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Proposed Rule

Animal Welfare; Policy on Training and Handling of Potentially Dangerous Animals

Document Details

Information about this document as published in the Federal Register.

Published Document

This document has been published in the Federal Register. Use the PDF linked in the document sidebar for the official electronic format.

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AGENCY:

Animal and Plant Health Inspection Service, USDA.

ACTION:

Draft policy statement; withdrawal.

SUMMARY:

On February 18, 2000, we published a draft policy statement regarding the training and handling of potentially dangerous animals in the Federal Register in order to seek public comment on the policy statement prior to its implementation. The draft policy statement was developed to provide guidance to exhibitors and other regulated entities on how to comply with the regulations regarding training and handling of potentially dangerous animals (e.g., lions, tigers, bears, and elephants). This is to notify the public that we will not be publishing or implementing a final policy statement on these issues.

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FOR FURTHER INFORMATION CONTACT:

Dr. Barbara Kohn, Staff Veterinarian, Animal Care, APHIS, 4700 River Road Unit 84, Riverdale, MD 20737-1234; (301) 734-7833.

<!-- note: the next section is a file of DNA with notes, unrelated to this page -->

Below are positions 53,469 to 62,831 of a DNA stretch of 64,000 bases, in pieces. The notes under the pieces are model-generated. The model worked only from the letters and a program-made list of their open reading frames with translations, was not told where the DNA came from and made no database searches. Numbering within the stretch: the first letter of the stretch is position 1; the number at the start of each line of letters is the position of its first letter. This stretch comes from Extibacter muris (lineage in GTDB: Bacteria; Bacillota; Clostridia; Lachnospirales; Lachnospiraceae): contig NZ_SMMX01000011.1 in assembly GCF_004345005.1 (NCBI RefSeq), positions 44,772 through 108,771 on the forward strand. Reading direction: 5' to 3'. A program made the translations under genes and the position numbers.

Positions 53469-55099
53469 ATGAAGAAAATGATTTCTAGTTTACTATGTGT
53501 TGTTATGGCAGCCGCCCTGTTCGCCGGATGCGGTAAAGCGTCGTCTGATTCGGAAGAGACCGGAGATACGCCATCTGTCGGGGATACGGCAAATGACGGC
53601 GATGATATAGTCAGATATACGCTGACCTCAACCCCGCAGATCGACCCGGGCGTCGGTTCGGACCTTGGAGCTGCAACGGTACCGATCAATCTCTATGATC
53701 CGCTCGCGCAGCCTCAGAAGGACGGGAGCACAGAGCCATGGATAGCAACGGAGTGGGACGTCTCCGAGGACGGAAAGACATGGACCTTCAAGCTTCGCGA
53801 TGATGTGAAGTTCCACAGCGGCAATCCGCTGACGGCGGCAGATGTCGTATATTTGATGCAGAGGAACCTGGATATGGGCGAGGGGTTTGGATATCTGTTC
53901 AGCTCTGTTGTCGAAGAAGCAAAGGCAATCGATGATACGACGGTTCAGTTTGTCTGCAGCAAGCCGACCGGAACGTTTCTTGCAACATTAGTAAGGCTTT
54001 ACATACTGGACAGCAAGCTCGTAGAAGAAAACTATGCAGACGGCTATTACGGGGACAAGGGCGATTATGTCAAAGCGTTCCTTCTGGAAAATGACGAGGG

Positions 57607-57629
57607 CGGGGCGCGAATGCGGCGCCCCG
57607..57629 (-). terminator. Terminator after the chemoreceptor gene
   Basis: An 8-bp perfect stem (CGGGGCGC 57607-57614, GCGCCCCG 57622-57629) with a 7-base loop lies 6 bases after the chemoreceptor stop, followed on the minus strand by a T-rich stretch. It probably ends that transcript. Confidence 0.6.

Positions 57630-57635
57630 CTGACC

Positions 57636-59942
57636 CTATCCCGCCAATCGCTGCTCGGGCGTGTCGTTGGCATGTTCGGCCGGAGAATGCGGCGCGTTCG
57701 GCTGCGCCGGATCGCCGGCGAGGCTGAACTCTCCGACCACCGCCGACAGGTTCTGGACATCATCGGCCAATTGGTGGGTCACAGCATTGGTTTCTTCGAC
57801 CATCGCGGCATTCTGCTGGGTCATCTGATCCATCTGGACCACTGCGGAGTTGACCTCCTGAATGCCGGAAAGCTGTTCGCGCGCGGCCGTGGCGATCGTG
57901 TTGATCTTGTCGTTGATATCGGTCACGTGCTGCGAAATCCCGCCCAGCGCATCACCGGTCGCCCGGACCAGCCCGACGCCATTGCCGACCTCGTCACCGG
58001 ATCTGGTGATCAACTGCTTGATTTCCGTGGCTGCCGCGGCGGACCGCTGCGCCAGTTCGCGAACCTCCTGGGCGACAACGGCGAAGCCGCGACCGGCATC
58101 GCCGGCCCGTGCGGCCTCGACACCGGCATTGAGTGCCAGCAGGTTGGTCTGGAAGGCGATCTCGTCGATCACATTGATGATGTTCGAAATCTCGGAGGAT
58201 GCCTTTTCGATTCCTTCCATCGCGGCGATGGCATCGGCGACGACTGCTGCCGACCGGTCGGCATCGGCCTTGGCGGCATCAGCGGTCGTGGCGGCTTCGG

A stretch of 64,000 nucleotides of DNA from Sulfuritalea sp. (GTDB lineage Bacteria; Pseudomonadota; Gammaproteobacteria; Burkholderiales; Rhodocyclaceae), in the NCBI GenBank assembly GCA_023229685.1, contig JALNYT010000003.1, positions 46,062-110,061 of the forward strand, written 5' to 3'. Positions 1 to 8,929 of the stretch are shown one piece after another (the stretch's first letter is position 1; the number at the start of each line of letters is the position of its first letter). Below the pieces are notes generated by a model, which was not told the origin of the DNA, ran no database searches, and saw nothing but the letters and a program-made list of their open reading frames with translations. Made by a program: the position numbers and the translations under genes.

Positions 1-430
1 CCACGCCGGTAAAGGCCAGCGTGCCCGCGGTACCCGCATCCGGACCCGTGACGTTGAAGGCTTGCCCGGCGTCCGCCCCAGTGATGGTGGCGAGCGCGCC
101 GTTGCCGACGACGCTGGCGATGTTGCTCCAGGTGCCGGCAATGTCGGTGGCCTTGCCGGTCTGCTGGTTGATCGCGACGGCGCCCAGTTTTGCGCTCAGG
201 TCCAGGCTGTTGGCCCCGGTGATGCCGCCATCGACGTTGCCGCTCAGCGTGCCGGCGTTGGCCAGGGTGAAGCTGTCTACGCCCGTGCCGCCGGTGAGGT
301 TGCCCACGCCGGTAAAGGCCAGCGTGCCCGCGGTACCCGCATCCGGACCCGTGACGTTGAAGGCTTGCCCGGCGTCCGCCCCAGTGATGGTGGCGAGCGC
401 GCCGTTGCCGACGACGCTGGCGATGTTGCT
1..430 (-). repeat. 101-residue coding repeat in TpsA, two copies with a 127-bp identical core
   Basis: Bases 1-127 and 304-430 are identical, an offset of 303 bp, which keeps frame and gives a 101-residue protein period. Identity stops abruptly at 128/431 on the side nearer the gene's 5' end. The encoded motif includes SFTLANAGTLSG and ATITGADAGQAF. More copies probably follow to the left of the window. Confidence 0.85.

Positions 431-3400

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SUPPLEMENTARY INFORMATION:

Background

The Animal Welfare Act (AWA) (7 U.S.C. 2131 et seq.) authorizes the Secretary of Agriculture to promulgate regulations and standards governing the humane handling, care, treatment, and transportation of animals, as defined in the AWA, by dealers, exhibitors, and other regulated persons. The Secretary of Agriculture has delegated the responsibility for enforcing the AWA to the Administrator of the Animal and Plant Health Inspection Service (APHIS). Regulations and standards established under the AWA are contained in 9 CFR parts 1, 2, and 3.

The regulations governing the handling of all animals are found in 9 CFR part 2, § 2.131. Section 2.131, paragraph (a) requires that handling of all animals shall be done as expeditiously and carefully as possible in a manner that does not cause trauma, overheating, excessive cooling, behavioral stress, physical harm or unnecessary discomfort, and prohibits the use of physical abuse or deprivation of food or water to train, work or otherwise handle animals except that short-term withholding of food or water by exhibitors is allowed as long as each of the animals affected receives its full dietary and nutrition requirements each day.